Modern Cameras Help Ensure Physical Security
Of course, cybersecurity isn’t the only kind of security that many districts have to worry about. With many school districts using their facilities less often, challenges can emerge with the security of physical locations as well.
This is where security camera systems — many of which are far easier to manage than in the past — come in.
Ron Watson, the district technology director at New Jersey’s New Milford Public School District, explained during a Tuesday session that his district had implemented a solution to modernize the use of on-campus security cameras, making it easier to track onsite security issues over time. As Watson explained, older solutions such as the district’s former network video recording solution required a lot of manual work.
“To share the video, we would have to have someone come to my office, or go to another end user that had the software installed, sit at that desk, go through scrubbing that video we wanted to save, then save, then wait until it got downloaded and rendered onto the desktop, and then go ahead and play it that way,” he explained.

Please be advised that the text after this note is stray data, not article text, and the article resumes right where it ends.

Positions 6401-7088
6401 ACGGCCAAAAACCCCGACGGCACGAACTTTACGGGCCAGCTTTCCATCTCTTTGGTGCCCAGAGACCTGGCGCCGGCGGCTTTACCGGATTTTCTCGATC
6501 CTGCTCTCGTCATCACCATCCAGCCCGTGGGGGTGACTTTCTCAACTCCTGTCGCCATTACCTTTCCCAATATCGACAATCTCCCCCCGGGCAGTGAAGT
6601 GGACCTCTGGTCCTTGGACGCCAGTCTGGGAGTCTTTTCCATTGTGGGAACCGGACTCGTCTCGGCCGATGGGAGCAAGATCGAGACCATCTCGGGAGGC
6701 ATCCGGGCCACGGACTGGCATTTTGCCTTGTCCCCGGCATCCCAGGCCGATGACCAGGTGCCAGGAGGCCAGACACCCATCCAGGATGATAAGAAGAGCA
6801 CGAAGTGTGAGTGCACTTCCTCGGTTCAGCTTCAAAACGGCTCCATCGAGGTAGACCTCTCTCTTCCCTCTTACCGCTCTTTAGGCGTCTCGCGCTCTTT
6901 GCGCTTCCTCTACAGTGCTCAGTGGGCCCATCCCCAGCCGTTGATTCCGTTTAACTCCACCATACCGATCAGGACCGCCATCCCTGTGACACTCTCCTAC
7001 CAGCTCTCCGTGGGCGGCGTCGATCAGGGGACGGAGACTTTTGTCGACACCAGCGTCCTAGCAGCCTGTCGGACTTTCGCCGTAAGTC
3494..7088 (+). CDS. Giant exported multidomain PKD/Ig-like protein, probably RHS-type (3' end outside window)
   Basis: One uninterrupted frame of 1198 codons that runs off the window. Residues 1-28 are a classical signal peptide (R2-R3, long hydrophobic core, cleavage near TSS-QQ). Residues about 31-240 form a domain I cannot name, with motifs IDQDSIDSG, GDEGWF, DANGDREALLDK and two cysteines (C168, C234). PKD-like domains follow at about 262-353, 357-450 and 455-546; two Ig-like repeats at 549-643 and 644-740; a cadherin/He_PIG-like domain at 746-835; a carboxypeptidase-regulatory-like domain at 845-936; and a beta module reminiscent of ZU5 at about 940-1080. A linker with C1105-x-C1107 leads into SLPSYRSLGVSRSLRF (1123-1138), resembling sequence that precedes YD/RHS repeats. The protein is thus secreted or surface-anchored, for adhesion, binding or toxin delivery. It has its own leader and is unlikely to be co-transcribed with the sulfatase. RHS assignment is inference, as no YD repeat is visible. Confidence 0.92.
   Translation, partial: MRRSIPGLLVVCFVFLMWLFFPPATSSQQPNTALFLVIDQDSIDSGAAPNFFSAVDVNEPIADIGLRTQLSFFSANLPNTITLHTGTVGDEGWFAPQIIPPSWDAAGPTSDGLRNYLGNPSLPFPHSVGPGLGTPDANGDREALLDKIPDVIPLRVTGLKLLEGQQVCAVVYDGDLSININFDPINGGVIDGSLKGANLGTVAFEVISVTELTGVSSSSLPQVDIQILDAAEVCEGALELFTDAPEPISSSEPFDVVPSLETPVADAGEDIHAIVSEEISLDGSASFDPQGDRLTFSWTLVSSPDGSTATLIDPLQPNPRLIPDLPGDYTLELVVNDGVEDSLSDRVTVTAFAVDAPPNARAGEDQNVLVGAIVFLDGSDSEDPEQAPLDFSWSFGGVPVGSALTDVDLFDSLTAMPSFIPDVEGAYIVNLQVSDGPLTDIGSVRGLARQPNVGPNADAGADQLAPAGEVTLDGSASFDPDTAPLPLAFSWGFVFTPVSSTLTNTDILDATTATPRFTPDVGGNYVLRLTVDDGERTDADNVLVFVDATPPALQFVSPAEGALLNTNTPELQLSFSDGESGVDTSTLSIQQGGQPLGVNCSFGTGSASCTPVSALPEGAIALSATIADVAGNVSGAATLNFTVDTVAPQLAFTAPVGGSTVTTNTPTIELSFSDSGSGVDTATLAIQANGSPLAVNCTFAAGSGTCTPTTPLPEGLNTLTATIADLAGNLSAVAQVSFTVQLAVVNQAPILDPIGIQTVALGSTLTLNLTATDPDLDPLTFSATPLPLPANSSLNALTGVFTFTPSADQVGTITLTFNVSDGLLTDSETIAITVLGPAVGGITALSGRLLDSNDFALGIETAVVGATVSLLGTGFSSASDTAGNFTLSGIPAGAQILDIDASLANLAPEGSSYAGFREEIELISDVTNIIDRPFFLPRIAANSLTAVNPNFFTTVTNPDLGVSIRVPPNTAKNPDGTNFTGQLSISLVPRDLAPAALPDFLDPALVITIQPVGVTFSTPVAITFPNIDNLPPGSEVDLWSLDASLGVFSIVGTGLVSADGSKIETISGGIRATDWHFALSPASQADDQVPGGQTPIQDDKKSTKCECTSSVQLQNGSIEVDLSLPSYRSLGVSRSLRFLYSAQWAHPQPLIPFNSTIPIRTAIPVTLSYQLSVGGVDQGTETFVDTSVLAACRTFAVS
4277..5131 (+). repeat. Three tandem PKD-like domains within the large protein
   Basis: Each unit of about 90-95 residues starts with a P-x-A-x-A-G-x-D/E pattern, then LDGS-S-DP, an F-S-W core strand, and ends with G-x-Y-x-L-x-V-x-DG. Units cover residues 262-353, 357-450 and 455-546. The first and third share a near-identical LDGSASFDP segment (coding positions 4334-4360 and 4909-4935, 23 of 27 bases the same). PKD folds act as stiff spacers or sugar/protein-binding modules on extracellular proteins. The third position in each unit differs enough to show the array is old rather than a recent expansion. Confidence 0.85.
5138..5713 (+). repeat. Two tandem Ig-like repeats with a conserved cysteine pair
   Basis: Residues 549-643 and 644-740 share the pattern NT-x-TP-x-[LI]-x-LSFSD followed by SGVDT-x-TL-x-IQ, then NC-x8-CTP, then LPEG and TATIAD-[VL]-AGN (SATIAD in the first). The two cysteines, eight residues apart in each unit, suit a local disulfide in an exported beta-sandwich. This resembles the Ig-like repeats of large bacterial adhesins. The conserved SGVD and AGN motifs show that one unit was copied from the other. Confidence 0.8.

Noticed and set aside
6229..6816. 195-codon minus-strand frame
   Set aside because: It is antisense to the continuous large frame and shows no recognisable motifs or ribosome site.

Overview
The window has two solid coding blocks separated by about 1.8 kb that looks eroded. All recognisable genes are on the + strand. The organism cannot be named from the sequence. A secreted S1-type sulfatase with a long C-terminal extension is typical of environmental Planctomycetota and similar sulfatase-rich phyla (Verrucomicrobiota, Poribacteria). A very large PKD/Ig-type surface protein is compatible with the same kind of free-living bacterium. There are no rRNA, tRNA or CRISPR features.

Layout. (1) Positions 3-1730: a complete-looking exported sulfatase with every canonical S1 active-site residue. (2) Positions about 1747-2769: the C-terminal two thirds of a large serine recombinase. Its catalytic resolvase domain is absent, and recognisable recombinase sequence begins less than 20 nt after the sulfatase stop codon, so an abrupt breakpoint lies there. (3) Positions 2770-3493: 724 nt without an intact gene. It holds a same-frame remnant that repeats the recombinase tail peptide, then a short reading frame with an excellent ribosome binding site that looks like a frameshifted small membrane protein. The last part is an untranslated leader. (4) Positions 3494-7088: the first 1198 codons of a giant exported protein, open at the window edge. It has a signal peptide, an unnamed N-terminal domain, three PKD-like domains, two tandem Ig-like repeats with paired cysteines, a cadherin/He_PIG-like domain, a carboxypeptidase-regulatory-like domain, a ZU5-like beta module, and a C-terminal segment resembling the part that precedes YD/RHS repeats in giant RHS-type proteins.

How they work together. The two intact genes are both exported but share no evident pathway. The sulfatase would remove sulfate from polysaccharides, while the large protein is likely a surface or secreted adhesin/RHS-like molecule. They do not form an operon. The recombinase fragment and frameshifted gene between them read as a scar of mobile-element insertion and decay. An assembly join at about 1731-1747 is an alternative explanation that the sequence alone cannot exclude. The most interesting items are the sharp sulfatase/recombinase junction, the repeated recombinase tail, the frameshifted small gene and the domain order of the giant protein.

Working with the security camera company Verkada, the district now has a solution that implements artificial intelligence technology that can track when incidents happen in real time, can detect specific individuals or vehicles as they appear on multiple cameras and can be used to monitor issues remotely through its web-based interface.
The tool makes life easier from a management standpoint, Watson said.
“In the past — because we have four buildings, we have four different servers and four different locations with storage — we had to maintain that ourselves to make sure the storage wasn’t completely full,” he said.
The cloud-based nature of the tool helps ease remote access to the software so an insecure connection did not have to be maintained off campus, he said.
The tool also has the capability to detect when a system goes offline, which came in handy for Watson relatively recently when a tree fell onto the side of the district’s high school.
“The only way I actually knew the power was lost was actually because I was getting alerts from Verkada emailed to me saying, ‘Hey this kind of went offline,’” he said.